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Separation of Home and Office: Home-Offices and Homey Offices
December 7, 2010 - 9:15pm

Every morning I wake up, get dressed, put on my make-up, drink a glass of cold milk with no sugar and then I walk to the University. It takes me about 10 minutes. Living in a huge metropolis like Istanbul where most people have to commute for at least an hour or more and change a few public transportation vehicles to get to work, I must say I am blessed by my morning exercise of walking to my office, which is kind of like a second home to me.

The fact that my office is a second home to me is reflected in the way I decorate it. I know that some people like a pure and simple office: a desk on which a computer sits, a chair, shelves full of books and folders and a desk lamp, maybe a few things on the walls and nothing more. I actually do have all of that. I have even been told that it is some people’s preference to keep their office as plain as possible so that they can separate their workplace and their home. Just like they do not like taking work home, they do not like creating an office atmosphere that feels like home.

I don’t like taking work home either. And whenever I can, I try to leave the office after having completed the things to do for the day. To this end, I need one thing: I need my office to be cosy and homey so that I can feel at ease there and do the work I am supposed to do without having the feeling of "I must get out of here... soon!"

I have a homey office at the University. My colleagues and my students honor me by saying that this is the cosiest office that they have seen. My colleagues sometimes drop by for a chat, saying that at moments of distress or boredom it feels good for them to inhale the atmosphere of this office. I even had one student who admitted that she asked herself if she would like to become an academic after seeing my office. I like customizing and personalizing the environment that I am in with carpets, posters, flowers, pillows, mirrors and smaller decorative objects in a harmony of colors and I most certainly do not like sterile, non-places. I believe a person's personality is reflected in where they live and work and I absolutely try to put my hallmark to my office.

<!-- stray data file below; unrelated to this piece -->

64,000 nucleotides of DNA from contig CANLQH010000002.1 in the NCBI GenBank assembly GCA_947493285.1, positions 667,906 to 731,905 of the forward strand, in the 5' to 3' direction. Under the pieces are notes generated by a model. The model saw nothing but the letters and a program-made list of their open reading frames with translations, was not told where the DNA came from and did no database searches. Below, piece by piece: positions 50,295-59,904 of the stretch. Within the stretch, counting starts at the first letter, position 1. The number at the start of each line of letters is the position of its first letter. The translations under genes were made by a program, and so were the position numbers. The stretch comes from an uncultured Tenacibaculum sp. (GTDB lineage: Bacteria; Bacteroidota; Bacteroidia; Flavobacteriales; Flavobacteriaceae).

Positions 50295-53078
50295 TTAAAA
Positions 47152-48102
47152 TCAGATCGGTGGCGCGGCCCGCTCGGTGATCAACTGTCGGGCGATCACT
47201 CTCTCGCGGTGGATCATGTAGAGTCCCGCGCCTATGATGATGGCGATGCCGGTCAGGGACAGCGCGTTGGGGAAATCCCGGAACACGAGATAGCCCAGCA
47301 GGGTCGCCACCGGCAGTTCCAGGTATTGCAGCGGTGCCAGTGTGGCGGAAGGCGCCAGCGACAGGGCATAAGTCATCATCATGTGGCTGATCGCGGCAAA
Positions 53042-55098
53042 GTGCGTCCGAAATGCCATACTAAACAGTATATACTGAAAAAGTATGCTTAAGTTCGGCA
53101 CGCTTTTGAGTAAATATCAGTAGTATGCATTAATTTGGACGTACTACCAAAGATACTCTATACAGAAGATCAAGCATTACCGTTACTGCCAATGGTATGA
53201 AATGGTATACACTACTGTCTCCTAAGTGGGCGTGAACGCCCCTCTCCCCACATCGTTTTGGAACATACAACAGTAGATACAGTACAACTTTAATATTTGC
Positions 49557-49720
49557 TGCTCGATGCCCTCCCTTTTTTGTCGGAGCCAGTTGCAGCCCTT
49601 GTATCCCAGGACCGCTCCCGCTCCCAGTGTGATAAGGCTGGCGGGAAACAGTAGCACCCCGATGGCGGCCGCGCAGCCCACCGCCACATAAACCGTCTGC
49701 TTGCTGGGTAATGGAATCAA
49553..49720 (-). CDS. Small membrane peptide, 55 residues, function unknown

In an ideal world, one would stick to the 40 hour work week and leave work at the work place and come home for a more private life. Yet, my professional field, International Relations, which needs one to constantly update herself, and my professional activities outside of the University (such as writing for University of Venus) do not allow me to just come home and leave my work behind. Short of this ideal of separation of office and home, I find myself having to work from home at times. And for this I have a small office corner in my home which is a part of my large kitchen in my current apartment. In this context, the home-office is an integral part of home, an extension of the apartment and thus its atmosphere is not much different than my office at the University. I can easily say that I have continuity when it comes down to my office spaces, be it my homey office at the University or my home-office at home.

Separation of home and office, private life and work hours is an ideal. But when your profession becomes a part of your personality, and it often does when you are an academic, I find a more integrated approach to be healthier, all the while trying to avoid excesses. Cosying up my University office and setting up a mini office at home is my way of such integration.

Istanbul, Turkey

Itir is a founding member of the editorial collective at University of Venus.


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